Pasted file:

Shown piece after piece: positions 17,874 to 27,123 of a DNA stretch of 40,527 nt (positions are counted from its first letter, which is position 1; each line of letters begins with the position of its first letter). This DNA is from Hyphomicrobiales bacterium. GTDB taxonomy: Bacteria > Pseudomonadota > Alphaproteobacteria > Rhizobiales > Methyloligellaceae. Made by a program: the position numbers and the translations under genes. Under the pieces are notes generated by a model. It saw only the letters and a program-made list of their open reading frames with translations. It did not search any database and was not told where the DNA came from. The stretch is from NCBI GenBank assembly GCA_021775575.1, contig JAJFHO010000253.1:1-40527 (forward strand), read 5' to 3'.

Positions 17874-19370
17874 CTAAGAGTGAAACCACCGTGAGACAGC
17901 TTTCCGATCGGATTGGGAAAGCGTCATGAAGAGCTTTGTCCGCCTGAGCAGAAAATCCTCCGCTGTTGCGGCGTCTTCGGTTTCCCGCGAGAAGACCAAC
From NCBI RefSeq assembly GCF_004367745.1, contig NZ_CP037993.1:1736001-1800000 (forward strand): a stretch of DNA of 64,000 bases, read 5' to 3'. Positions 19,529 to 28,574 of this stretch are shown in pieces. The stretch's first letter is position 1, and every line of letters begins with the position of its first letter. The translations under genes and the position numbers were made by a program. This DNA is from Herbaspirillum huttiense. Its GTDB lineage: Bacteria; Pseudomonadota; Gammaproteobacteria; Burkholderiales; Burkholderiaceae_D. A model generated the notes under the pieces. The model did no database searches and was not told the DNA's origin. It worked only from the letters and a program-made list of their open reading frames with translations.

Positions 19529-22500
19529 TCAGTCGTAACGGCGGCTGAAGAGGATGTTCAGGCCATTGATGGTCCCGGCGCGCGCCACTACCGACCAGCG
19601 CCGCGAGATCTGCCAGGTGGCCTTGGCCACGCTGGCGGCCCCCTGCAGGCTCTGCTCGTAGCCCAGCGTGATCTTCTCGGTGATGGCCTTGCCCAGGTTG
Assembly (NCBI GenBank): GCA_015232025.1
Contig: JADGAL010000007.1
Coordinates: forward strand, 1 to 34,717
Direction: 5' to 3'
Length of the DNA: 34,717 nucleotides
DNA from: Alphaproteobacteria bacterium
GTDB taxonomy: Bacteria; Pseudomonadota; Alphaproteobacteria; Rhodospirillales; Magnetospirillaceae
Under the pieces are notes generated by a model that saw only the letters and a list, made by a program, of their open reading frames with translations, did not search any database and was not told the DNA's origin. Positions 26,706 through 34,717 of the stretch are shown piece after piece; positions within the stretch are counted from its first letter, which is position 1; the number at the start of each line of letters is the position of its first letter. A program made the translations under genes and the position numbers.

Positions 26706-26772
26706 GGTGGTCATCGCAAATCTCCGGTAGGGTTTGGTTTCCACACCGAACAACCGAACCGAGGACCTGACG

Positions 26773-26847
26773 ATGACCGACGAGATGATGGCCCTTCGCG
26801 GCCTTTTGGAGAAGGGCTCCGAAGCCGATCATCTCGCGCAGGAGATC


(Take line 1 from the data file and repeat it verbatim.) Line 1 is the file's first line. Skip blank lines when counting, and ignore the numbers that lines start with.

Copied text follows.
Shown piece after piece: positions 17,874 to 27,123 of a DNA stretch of 40,527 nt (positions are counted from its first letter, which is position 1; each line of letters begins with the position of its first letter). This DNA is from Hyphomicrobiales bacterium. GTDB taxonomy: Bacteria > Pseudomonadota > Alphaproteobacteria > Rhizobiales > Methyloligellaceae. Made by a program: the position numbers and the translations under genes. Under the pieces are notes generated by a model. It saw only the letters and a program-made list of their open reading frames with translations. It did not search any database and was not told where the DNA came from. The stretch is from NCBI GenBank assembly GCA_021775575.1, contig JAJFHO010000253.1:1-40527 (forward strand), read 5' to 3'.